No, it can't be what you described, because x.BeginInvoke is not
guaranteed to run on the UI thread.
No, but it wouldn't need to be. Have another look at what I wrote -
it's d that needs to be executed on the UI thread. x is executed on the
thread pool thread (by calling x.BeginInvoke() and that in turn calls
Control.Invoke(d) (obviously using the appropriate control).
What Control.BeginInvoke is basically a call to Control.Invoke on a ThreadPool thread.
That's certainly what I was trying to get across :)
And yes, with a fairly busy UI, you could run out of threadpool threads
(if you are updating it constantly from a worker thread with BeginInvoke),
but that's the case with anything that uses the threadpool. That's how the
threadpool is designed. If the task can not be completed on an available
thread, it queues it up, until a thread from the pool is available to
process it.


It seems unnecessary to use the threadpool for this - it's unclear to
me why this can't just be put on the list of messages for the UI to
process. Ah well. Just another reason not to use the system
threadpool... I must update my threading pages to explain threadpool
deadlock at some stage (not that it's relevant here, I believe).

Jon

Jan 11 '06 #5
Actually, you are right, it does something like this (it creates its own
queue, not of threads, but of calls).

--
- Nicholas Paldino [.NET/C# MVP]
- mv*@spam.guard.caspershouse.com

"Jon Skeet [C# MVP]" <sk***@pobox.com> wrote in message
news:11*********************@g14g2000cwa.googlegro ups.com...
Nicholas Paldino [.NET/C# MVP] wrote:
No, it can't be what you described, because x.BeginInvoke is not
guaranteed to run on the UI thread.


No, but it wouldn't need to be. Have another look at what I wrote -
it's d that needs to be executed on the UI thread. x is executed on the
thread pool thread (by calling x.BeginInvoke() and that in turn calls
Control.Invoke(d) (obviously using the appropriate control).
What Control.BeginInvoke is basically a call to Control.Invoke on a
ThreadPool thread.


That's certainly what I was trying to get across :)
And yes, with a fairly busy UI, you could run out of threadpool
threads
(if you are updating it constantly from a worker thread with
BeginInvoke),
but that's the case with anything that uses the threadpool. That's how
the
threadpool is designed. If the task can not be completed on an available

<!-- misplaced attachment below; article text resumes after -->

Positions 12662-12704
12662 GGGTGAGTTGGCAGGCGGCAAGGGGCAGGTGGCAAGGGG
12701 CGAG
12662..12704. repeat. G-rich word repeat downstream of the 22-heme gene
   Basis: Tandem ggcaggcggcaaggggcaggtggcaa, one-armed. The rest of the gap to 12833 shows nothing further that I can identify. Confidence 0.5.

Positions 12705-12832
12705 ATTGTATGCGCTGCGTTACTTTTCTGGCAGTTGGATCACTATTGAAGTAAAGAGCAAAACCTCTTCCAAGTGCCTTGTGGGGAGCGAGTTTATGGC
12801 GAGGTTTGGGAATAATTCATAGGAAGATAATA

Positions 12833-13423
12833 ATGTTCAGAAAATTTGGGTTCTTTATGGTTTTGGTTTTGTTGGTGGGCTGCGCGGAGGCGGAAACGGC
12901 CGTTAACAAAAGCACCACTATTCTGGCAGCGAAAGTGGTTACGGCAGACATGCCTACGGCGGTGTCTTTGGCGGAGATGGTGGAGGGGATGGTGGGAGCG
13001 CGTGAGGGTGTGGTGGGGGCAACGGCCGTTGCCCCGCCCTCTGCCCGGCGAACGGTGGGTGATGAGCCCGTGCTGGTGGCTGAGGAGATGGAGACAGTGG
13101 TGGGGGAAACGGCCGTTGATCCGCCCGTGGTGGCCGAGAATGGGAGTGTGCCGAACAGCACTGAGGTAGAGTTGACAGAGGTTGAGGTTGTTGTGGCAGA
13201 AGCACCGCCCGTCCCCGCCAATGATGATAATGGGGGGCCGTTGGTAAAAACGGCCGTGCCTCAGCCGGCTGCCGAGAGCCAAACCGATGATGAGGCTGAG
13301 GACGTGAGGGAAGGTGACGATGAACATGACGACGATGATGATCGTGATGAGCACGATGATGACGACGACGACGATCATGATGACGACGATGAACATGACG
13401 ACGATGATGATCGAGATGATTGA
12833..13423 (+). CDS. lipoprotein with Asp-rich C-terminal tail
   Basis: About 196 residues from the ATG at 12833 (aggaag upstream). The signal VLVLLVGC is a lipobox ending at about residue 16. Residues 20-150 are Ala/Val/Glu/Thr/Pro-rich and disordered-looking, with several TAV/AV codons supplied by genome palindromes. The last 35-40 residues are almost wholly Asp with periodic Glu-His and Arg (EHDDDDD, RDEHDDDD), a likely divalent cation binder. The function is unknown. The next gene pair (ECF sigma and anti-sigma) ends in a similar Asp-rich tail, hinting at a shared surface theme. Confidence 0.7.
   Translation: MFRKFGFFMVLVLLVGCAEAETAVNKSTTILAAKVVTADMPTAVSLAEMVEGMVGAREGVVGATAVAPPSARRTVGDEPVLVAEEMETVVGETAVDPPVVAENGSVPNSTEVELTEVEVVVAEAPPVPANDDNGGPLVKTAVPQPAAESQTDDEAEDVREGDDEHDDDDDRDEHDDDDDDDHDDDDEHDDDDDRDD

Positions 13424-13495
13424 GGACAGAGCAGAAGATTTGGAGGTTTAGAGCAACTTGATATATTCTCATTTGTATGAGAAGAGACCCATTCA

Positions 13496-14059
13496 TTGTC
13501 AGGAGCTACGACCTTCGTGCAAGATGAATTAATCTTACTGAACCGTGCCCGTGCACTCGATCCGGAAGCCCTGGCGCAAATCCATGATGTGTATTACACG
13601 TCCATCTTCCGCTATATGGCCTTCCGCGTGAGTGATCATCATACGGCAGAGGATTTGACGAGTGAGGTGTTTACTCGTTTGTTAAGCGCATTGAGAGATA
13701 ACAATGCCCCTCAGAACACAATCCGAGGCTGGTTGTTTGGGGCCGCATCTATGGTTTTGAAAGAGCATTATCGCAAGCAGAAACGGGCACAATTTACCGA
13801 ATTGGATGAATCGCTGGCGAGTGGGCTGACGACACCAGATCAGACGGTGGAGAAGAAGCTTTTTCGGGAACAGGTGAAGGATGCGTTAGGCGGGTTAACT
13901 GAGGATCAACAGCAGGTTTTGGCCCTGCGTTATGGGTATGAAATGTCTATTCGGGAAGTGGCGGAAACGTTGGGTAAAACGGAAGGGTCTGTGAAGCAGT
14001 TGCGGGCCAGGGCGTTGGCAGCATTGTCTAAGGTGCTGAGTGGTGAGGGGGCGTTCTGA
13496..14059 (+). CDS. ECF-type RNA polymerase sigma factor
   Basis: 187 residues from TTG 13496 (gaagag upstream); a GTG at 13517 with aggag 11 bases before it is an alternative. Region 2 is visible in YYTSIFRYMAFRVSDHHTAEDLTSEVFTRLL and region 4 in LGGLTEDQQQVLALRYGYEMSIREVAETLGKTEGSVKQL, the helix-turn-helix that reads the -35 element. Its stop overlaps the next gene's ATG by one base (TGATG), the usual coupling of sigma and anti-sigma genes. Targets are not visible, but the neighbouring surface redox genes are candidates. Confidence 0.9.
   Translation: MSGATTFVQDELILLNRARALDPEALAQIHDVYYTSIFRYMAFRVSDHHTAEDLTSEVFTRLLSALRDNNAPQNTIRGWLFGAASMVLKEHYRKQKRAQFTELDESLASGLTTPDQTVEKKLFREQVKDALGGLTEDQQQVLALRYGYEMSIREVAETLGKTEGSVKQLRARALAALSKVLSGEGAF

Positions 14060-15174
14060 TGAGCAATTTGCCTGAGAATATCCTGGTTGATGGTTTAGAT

thread, it queues it up, until a thread from the pool is available to
process it.


It seems unnecessary to use the threadpool for this - it's unclear to
me why this can't just be put on the list of messages for the UI to
process. Ah well. Just another reason not to use the system
threadpool... I must update my threading pages to explain threadpool
deadlock at some stage (not that it's relevant here, I believe).

Jon

Jan 11 '06 #6
Nicholas Paldino [.NET/C# MVP] <mv*@spam.guard.caspershouse.com> wrote:
Actually, you are right, it does something like this (it creates its own
queue, not of threads, but of calls).


So it doesn't need the thread pool? Hmm... I can see I'm going to have
to investigate this :)

--
Jon Skeet - <sk***@pobox.com>
http://www.pobox.com/~skeet Blog: http://www.msmvps.com/jon.skeet
If replying to the group, please do not mail me too
Jan 11 '06 #7
I've just read this article:
http://www.codeproject.com/csharp/begininvoke.asp which at the bottom
says

"Control.BeginInvoke does not use a threadpool thread, it does a
PostMessage to the target window handle and returns."

Who is right? Personally I know who I trust more, but I'd like to know
how the information both you and the author of the article above have
go this extra information from.

Jan 12 '06 #8
john doe wrote:
I've just read this article:
http://www.codeproject.com/csharp/begininvoke.asp which at the bottom
says

"Control.BeginInvoke does not use a threadpool thread, it does a
PostMessage to the target window handle and returns."